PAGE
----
I was at an outdoor picnic with some friends, though, and one of them freaked out when my daughter--sneaky thing that she is--grabbed a non-cut grape from the bunch and popped it in her mouth. My friend nearly leapt across the table trying to get it away from her. I told her it was okay, and she looked at me, incredulous. "She could choke." Well, yeah. I guess she could, but I somehow don't think that leaping on top of her and trying to fish the half-chewed grape out of her mouth is going to make that less likely.
I'm not heartless, and I'm not immune to fear. I'm not even immune to fear of grapes. Did you know grapes could be toxic to dogs? Did you know that I once spent an evening walking my dog in circles in the back yard after forcing vomit-inducing peroxide down his throat with a turkey baster because he ate a bag of raisin bagels? I digress, but the point is that you can be aware of dangers and do your best to avoid them, but they still happen. (The dog's fine, by the way. The turkey baster didn't make it, though.)
I consider myself fairly "Free Range." I read Lenore Skenazy's blog Free Range Kids and nod as she cites the statistics that crime is actually lower than its pretty much ever been and yet we keep talking about how "things today" make it impossible to let kids have freedom. She talks about schools that ban the use of balls because someone might get hit in the head or towns that arrest parents for sending their kids to the park alone. I think there's a lot to like about the "Free Range" movement, and I've written before about how I actually see it as philosophically similar to Attachment Parenting, in that both require you to know and trust your child.
Which is why I was a little perturbed to see this (admittedly light-hearted) post on Motherlode. Written as a letter to the mom who won't stop following her child around the playground, this writer laments that the "helicopter parents" at the playground are killing her mood when all she wants to do is zone out on her iPhone while her kid plays:
See, I’m a mother, too, at the very same park with my 4-year-old, but I’m here to stop mothering. The playground has a gate, and the asphalt is covered with rubber mats. If I can’t turn on my iPhone and tune out here, I don’t want to live.She gently mocks the mother for rushing to the sandbox every time her daughter cries, rummaging through her bag for a Whole Foods organic apple juice, and offering to send the writer a video of their kids playing together:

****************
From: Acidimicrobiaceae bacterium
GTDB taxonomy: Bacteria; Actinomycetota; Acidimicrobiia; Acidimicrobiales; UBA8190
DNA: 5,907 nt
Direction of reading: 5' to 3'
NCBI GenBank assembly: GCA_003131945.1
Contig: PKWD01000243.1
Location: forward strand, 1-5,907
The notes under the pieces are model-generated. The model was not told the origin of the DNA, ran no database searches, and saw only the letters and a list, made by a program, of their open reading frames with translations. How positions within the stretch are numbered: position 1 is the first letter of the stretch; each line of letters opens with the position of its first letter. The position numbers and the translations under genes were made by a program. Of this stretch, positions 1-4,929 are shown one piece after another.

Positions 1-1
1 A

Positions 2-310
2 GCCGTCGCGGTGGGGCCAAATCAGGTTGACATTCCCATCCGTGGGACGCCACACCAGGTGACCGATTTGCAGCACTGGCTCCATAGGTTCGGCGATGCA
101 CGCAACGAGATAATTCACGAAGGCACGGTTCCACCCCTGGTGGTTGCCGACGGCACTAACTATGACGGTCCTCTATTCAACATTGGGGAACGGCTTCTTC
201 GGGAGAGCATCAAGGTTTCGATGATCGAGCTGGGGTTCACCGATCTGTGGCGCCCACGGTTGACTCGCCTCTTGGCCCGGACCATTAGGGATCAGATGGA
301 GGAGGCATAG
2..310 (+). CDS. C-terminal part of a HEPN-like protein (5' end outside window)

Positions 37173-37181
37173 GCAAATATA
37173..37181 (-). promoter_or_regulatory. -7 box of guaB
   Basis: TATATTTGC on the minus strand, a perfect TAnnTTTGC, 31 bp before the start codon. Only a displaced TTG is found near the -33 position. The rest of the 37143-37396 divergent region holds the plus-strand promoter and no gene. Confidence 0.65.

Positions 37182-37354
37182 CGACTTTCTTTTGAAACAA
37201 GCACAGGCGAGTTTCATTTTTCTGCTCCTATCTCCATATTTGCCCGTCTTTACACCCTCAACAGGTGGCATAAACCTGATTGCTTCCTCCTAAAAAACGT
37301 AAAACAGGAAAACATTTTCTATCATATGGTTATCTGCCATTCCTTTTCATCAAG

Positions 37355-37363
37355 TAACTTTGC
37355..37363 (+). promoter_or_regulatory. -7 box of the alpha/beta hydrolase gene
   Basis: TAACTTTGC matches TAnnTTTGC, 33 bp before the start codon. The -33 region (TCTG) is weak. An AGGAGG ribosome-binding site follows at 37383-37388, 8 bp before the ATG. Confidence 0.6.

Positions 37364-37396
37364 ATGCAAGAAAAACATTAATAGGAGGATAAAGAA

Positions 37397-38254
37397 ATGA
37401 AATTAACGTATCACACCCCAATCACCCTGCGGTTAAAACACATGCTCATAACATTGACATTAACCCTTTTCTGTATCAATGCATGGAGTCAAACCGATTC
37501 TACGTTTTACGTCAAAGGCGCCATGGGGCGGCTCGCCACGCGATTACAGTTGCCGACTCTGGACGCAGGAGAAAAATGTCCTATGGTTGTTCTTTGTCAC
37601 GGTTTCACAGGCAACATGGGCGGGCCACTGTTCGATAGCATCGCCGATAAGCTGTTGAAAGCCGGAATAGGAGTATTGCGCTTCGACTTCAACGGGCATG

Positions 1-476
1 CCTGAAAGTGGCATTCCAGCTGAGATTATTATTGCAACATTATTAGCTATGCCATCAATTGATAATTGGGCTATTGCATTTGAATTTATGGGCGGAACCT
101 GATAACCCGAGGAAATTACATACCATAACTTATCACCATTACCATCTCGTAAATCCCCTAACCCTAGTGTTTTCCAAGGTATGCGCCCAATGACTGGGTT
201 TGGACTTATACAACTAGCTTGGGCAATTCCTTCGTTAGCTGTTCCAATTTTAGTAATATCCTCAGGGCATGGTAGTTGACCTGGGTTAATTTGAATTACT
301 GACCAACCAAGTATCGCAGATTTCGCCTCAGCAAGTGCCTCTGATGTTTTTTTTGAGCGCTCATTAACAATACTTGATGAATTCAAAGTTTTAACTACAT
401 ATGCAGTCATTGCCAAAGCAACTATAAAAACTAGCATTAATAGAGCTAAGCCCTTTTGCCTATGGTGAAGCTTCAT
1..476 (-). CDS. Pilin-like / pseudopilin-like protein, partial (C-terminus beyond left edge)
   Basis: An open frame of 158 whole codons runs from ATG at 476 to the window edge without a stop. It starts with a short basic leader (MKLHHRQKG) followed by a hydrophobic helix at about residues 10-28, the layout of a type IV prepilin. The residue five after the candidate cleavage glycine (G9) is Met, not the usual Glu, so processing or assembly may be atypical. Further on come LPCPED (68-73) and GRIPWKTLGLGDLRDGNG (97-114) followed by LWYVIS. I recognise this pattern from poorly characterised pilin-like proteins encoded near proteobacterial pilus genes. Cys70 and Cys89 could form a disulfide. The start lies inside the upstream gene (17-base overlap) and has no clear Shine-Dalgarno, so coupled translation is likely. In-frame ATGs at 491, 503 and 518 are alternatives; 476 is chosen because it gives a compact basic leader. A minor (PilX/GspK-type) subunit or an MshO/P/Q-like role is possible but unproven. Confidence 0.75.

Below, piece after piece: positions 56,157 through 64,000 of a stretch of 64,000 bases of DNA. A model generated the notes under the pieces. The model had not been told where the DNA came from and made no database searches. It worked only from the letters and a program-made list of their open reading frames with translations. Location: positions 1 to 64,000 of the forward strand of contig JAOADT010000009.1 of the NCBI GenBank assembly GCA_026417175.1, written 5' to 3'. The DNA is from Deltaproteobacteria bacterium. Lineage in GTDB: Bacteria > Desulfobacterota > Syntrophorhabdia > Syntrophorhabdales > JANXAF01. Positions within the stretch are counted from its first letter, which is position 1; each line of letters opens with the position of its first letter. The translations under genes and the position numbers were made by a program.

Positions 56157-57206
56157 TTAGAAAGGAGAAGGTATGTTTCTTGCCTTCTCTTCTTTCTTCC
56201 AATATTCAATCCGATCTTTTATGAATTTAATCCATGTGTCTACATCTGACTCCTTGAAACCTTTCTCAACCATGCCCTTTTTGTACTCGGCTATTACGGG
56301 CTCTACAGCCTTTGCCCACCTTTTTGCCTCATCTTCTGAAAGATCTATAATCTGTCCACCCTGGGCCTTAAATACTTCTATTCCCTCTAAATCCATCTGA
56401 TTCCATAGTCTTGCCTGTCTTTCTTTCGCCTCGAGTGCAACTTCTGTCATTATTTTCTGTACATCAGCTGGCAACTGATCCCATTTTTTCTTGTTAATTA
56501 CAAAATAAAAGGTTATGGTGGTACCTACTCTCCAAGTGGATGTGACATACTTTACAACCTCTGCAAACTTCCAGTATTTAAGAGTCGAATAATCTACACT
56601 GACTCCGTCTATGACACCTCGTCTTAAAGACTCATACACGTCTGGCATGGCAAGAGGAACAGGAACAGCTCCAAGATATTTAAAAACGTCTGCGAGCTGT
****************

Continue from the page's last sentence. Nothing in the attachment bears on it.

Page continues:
And it's funny, and it's obviously meant to be a joke, and I do get it. And trust me do I know the value of being able to get my child otherwise occupied for ten glorious minutes so that I can zone out on Facebook, the news, or just nothing at all.
But I also see some more dichotomizing of Free Range on one end and Attachment Parenting on the other that I just don't like. To me, being free range doesn't mean that you have to detach from your kid. It means that you have to draw more reasonable lines around "safety" and value the lessons a child can learn from doing things on their own.
I cut my kid's grapes, and I also follow her around the playground. I won't always follow her around the playground, but right now she is fearless. She climbs the rock walls and throws herself headfirst down the big slides. I follow her around to make sure that she doesn't also throw herself headfirst off the edge of open platforms or take off running toward the street. I let her explore and take risks and fall and get hurt and get up and try again. But I also give her the safety and commonsense guidance that her personality and age dictate. Being free range doesn't mean cutting her off from the help she needs or even the safety that just makes sense.
And, at the end of the day, I think that's what parenting should be all about. Do what makes sense. It doesn't need a fancy label. It doesn't need to come accompanied by official books and a team sweater. What makes sense today won't be what makes sense next month as she gains more ability and control. What makes sense might not always be easy, and sometimes it might be even easier than we thought.
But it's so hard to just do what makes sense in a world where every single parenting choice gets analyzed, categorized, and labeled. I get glared at for my reckless endangerment when my daughter, with perfect capability, chews a grape. Then I get side-eyed for following my child up the playground equipment for being too safe. If I spent my days trying to fit into some box of parenting perfection, I definitely wouldn't have time to zone out on my iPhone.